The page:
Modern human society today enjoys the highest state of health care standards that it has ever known. Aided by advancements in the fields of medicine, nutrition, and medical technology, major diseases have been eradicated, deaths from illnesses have decreased, and previously fatal afflictions such as HIV/AIDS have become treatable or curable.

Between 1990 and 2013, average life expectancy at birth increased by almost ten years for males – from 57.3 years to 64.2 years, while females enjoyed a full decade of increase from 58.2 years to 68.5 years. Last year, the UN projected these figures to be above 70 years for both males and females.

People in every corner of the globe are living longer and in better conditions than generations before them. As a species, humankind has never been healthier and access to health care has never been easier.

But along with the positive developments, an expanding problem is surfacing at an equal pace. Governments from both developed and developing nations now stand at a paradoxical crossroads where high standards of health can be achieved – but at a staggering financial cost and persisting spending inequities.

Who shoulders the growing burden of health care costs?

Across the world, health-related spending has more than doubled from 1970s to mid-2000s, but will only rise at increasing rates, its success ironically putting pressure on a system that has to deal with an ageing population requiring even more health care attention in their latter years.

The World Bank estimates that within the next 20 years, global spending on health care will spiral to over $18 trillion, representing over 9% of total GDP. The US already counts as having the most expensive health care in 2015, with about 17% of its GDP funneled, almost double that of the average OECD block of countries.

While states will still bear the bulk of health care expenditure, most will fail to meet benchmarks for spending per person, meaning that citizens themselves will still have to fork out their own money to access health care.

Even in the European Union, where health standards are the highest and where governments bear the majority of health care costs, personal contributions (otherwise known as out-of-pocket expenditure) on average accounts for more than 20% of national health care expenditures. In countries like Bulgaria and Cyprus, citizens contribute almost half of their countries’ spending.

Why is health so expensive?

The common assumption is that health is getting more expensive because medicine and expertise cost more. However, recent studies have shown that most of these costs are largely due to non-standardized health delivery and inefficient management of health resources. Primarily, existing infrastructure makes it extremely difficult for public health care systems to sustain current levels of service and affordability.

Efforts at addressing these inefficiencies have met moderate success in the EU, including the digitization of medical records, improved operation room analytics and automating medical devices – so it’s of little surprise that health care is arguably better in these countries, while not being as expensive as that in the US.

However, there still needs to be further work in developing a standard and interoperability for health care that will vastly reduce the inefficiencies and mismanagement that exist in health care structures. The disparities in access to to specialists and requirements for treatments are in desperate need for redress.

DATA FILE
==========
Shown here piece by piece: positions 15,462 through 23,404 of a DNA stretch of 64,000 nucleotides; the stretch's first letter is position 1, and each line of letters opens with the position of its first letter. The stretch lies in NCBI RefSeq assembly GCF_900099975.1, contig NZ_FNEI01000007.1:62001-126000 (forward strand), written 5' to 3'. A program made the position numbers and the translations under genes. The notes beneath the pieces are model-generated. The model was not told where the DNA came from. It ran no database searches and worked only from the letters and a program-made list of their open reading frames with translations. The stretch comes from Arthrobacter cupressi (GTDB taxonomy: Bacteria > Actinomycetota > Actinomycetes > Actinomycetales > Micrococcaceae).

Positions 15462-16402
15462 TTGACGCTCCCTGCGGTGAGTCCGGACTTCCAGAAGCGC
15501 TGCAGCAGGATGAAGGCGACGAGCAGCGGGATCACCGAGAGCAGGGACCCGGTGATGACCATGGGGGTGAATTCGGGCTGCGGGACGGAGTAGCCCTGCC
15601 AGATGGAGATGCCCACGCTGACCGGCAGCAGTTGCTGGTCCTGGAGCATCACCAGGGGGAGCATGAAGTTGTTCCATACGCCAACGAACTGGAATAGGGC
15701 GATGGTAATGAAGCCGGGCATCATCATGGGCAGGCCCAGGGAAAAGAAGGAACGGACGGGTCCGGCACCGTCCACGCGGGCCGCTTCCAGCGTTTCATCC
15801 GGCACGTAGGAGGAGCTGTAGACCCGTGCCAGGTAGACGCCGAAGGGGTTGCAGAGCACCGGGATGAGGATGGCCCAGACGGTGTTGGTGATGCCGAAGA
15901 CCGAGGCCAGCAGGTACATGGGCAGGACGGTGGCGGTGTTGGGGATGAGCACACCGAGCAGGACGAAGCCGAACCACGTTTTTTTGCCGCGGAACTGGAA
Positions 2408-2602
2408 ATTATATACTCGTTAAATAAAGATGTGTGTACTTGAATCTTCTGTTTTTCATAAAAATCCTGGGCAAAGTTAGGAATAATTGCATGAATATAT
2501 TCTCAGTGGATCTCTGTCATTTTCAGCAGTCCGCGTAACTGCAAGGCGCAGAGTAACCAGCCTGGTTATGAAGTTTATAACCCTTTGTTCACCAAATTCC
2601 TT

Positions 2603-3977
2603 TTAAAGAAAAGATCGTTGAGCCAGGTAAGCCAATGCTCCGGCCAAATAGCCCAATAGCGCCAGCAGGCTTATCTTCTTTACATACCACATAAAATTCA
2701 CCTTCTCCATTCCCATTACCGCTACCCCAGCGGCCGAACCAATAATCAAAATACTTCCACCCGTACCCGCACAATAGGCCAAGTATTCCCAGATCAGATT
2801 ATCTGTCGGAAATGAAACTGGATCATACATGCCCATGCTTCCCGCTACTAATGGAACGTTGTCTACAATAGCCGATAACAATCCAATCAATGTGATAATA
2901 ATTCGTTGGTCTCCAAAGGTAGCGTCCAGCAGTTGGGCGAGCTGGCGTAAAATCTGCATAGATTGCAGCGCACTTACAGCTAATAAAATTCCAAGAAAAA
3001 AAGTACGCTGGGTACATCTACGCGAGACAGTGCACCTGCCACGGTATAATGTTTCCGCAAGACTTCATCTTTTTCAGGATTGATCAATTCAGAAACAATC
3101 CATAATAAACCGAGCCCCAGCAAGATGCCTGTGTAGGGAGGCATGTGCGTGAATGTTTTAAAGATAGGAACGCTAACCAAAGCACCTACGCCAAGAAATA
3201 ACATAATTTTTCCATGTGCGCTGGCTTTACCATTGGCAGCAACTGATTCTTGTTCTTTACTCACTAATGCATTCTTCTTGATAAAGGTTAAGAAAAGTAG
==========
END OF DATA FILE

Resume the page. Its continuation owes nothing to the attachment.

Can blockchain be the panacea?

While still a nascent technology, blockchain promises unrivaled potential to address the plethora of management issues within the health industry. Its features of transparency, open source development, immutability and security offer a way to eliminate the potential risks of data mismanagement, access limitations, delays in prognosis, and human error.

Its impact on cost could be direct and immediate as well. Theoretically, a blockchain-enabled process for managing data will transition systems from manual and resource-intensive ones to distributed systems, vastly reducing costs associated with maintenance and updating. At the same time, cooperative tech and interoperability will result in delivery models with highly efficient internal processes as well as collaboration and data sharing between hospitals and even national structures – aiding population health management and capital planning.

Further, blockchain-enabled solutions are easily adoptable with minimal infrastructure outlay, without needing expensive new equipment and technology. Particularly for developing nations, this would greatly speed up the digitization of health care towards a standardized approach assisting with lowering operational and regulatory risks. Ultimately, consistent approaches to compliance frameworks and regulations will help developing nations deliver on global health standards.

One innovator attempting to do just this is Healthureum, through a blockchain-based platform that aims to bring together a conglomerate of health-related aspects to operate together on issues of data management, referrals and consultation, and general philanthropy. It sees itself as the future gateway to global standard health care secured by blockchain and smart contract technology, guaranteeing users direct and transparent methods of procuring and paying for medical services globally.

The world’s focus on human developmental goals and indicators will mean that health care will continue to be prioritized. Growing costs will be inevitable – even necessary – but such is the price of progress and global prosperity. But with the simple solution of minimizing waste and inefficiencies of health data management, the crisis of crippling health expenditure may yet be averted and alleviated for decades to come.